The sole other panel that looked at consumption and population was put on by CBD’s Population and Sustainability wing. CBD, in addition to distributing millions of free condoms with packaging tying it to species loss, seeks to break the taboo on talking about population in green circles. 7.3 billion Clever Apes consuming a finite planet is anything but “Sustainable” – by far THE most common word found in Panel titles.

Return of the Clan Mothers

sheenaShenna Fortner and Cedar Gilette.

The highlight of the conference for me was the “canceled” panel on Indigenous Resistance to the KXL. With President Scott unable to attend, it was called off. But, over 70 people showed up anyway and it turned into a circle discussion (not the usual school lecture model by any means) on those perverse impacts on Native lands due to our energy addiction and consumer lifestyle.  Shenna Fortner chaired it and started things off with a summary of the Rosebud Resistance to the Keystone XL and how one can plug in and help.

Cedar Gillette, another Vermont Law student and tribal member from North Dakota, gave a powerful presentation on the human costs of the “man camps” associated with the fracking boom in the Bakken shale oil formations that underlie her nation. A staggering litany of domestic abuse, alcohol-fueled rampages brought some of the human costs associated with our energy addiction into focus.

Good Shield spoke of the Buffalo Field Campaign – the longest continuous non-violent civil disobedience encampment in the nation. The BFC seeks to end the horrific slaughter of hundreds of Yellowstone Bison that is carried out annually at the behest of the cattle industry.

And, Calvin Hecocta spoke from the heart about what has been lost. He (and others) talked about the days of the Clan Mothers. The highly-respected elder women of each clan would set about correcting anyone’s behaviors that worked against the common good. And tellingly, they also chose the leaders of the men’s councils. Calvin was chosen by the Clan Mothers at a young age to speak for the land, the birds, the mammals, the trees…and he does it well. He spoke to how all this degradation has occurred on men’s watch and it is time again to look to the grandmothers for leadership.

With all the “logical” thinking and presentations going on all around, Calvin and others’ perspective was a breath of fresh air. There were few dry eyes in the room – from Native women elders to young, white students…all were deeply touched. While the spontaneity was a big part of it, I’d still suggest that such a gathering be an integral part of ANY green gathering.

The Biomassacre

While the many efforts against bad forest logging practices, GMO foods, fracking, pipelines, water, plastics, Indigenous survival, etc. are all well and good and necessary, little analysis can be found on the efficacy of already tried solutions, much less proposed ones.  And, thus, the biggest elephant is the Renewable Energy Portfolios which require that a certain percentage (usually 25%) of the retail electricity in a state’s grid come from “renewables” by 2025.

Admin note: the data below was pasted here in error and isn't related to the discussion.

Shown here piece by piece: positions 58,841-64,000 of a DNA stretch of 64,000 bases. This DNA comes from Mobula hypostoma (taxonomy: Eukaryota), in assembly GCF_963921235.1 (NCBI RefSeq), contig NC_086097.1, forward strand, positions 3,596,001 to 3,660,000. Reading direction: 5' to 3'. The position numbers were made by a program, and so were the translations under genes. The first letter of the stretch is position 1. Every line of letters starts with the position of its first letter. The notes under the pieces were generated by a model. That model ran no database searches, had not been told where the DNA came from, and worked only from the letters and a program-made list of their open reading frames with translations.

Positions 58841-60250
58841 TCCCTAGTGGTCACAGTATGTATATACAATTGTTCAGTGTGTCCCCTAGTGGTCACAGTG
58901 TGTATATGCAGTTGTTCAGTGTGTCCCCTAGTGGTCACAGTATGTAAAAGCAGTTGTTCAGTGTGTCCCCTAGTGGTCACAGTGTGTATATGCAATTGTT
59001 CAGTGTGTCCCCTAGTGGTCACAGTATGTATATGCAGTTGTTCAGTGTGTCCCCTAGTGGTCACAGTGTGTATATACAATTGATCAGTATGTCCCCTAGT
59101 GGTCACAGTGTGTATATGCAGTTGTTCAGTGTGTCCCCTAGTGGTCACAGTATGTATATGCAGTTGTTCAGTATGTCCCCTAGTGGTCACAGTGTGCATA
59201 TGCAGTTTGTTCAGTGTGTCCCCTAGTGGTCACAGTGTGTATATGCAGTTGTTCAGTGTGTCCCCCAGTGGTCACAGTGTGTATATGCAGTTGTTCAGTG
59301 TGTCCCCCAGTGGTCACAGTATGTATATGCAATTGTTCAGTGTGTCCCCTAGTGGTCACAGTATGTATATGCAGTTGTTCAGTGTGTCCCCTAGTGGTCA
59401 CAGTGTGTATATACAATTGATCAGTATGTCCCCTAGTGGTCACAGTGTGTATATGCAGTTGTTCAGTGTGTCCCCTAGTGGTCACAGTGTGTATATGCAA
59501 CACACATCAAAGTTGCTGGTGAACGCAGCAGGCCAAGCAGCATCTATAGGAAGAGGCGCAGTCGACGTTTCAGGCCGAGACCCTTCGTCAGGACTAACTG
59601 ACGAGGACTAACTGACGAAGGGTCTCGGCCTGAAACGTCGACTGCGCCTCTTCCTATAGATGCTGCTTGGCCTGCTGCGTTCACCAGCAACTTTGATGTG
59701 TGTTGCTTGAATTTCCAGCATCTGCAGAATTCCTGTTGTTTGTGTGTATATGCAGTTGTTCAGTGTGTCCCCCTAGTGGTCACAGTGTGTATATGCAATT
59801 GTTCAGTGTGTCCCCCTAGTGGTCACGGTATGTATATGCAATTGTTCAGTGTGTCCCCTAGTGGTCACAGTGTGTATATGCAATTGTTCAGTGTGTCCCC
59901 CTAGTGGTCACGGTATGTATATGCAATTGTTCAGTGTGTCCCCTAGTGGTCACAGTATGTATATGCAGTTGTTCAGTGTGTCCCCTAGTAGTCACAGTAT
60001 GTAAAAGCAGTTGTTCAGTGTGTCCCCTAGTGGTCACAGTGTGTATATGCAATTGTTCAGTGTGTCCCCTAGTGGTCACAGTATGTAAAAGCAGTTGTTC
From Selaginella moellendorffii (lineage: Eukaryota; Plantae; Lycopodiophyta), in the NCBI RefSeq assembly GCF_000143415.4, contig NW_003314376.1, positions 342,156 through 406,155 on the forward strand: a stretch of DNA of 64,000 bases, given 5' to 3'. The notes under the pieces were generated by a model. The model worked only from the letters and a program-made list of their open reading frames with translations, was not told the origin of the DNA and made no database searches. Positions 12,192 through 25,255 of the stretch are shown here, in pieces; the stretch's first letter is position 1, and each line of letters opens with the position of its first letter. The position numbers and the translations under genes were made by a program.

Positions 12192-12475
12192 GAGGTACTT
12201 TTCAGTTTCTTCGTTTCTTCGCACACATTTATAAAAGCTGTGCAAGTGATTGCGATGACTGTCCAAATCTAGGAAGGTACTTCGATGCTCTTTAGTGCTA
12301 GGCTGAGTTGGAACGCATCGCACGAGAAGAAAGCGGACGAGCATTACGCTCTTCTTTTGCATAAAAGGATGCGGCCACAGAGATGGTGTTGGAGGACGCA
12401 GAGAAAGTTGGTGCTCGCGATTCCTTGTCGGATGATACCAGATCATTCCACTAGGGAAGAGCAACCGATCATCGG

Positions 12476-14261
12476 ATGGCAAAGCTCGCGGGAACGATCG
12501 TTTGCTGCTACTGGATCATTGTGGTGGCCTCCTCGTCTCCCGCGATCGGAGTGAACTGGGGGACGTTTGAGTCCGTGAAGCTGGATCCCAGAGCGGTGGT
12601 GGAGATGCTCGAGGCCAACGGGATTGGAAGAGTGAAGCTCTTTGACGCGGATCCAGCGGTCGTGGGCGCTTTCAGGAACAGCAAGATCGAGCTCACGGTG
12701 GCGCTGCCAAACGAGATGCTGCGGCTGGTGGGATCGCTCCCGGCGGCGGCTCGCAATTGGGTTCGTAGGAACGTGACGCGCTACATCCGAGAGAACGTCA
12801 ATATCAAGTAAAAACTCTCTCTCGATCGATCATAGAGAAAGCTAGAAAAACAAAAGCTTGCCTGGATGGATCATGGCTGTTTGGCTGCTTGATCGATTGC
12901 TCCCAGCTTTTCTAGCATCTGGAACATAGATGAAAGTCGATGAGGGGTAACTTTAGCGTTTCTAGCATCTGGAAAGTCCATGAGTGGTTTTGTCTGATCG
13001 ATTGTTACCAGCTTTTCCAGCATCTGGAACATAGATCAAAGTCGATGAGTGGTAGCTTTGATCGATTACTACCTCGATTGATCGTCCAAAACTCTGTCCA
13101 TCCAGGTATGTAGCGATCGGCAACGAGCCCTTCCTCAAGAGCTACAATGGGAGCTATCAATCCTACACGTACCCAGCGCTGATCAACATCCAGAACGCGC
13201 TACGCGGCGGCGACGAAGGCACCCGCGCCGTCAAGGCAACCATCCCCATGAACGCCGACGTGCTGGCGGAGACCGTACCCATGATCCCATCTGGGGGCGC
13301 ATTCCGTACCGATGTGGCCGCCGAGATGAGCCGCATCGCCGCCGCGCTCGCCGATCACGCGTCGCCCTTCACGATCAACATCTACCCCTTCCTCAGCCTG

Just as Nabhan studiously avoided the real reason for the Monarchs’ decline (First Worlders burning corn in their SUVs), the entire “green” movement elides the other failures of “renewable” energy. McKibben et al. can pimp all the solar panels they want, but that does nothing to stop Climate chaos while Biofuels (monarch, et al.) and Biomass (forests) add to it. (Not to mention, solar panels – like wind towers – are carbon-based.)

After hundreds of millions in subsidies (and blighted landscapes, roasted birds, etc.) the last eight years, wind and solar combined feed less than 5% into the grid (and there is evidence that even that 5% is not useable energy – useless without concurrent steam-generated Baseload power stabilizing the grid) we’re left with laws requiring 25% by ten years from now.

And the major way the 25% will be met is with Biomass – the burning of forests for energy – the oldest (and dirtiest – 1.5x as polluting as burning coal) energy source of humankind. While some panels dealt with the across-the-board proposed increases in logging on public lands, the end game of Biomass is rarely mentioned. While Sen. Ron Wyden (D-OR though he lives in NY!) proposes “thinning” 9 million acres of eastern Oregon public forests, he and Oregon’s former governor helped arrange billions in loans for new Biomass plants to consume the “thinning.” Ex-Gov. John Kitzhaber even sold of 1500 acres of a state forest to a Biomass company! Kitzhaber was ultimately brought down by the sordid crony capitalism/influence peddling side of the “Green” Growth Economy. Pacific Gas and Electric’s (PGE) Boardman Coal Plant is Oregon’s biggest carbon polluter and it is on schedule to be converted from coal to Biomass by 2020.

Just this week, The Oregonian reported that ex-Gov. John Kitzhaber’s forest adviser was the private owner of a timber consulting firm that benefited from Biomass deals Kitzhaber was selling State Forests and providing the Tax Credits to feed…plans the adviser was paid $400,000 by the State to develop! To her credit, new Governor Kate Brown immediately ended the contract with the adviser.

Forests in the Amazon, the US Southeast and British Columbia are being turned into chips/pellets and exported to Europe where they are burned for electrons and the countries burning them preposterously get Carbon Credits for it which are then used to off-set the emissions from coal plants! Every day, one sees false memes overselling German solar energy; yet, never a mention of Germany’s Biomass energy use (expected to comprise  2/3rds of Germany’s “renewable” energy by 2020) and increased coal use.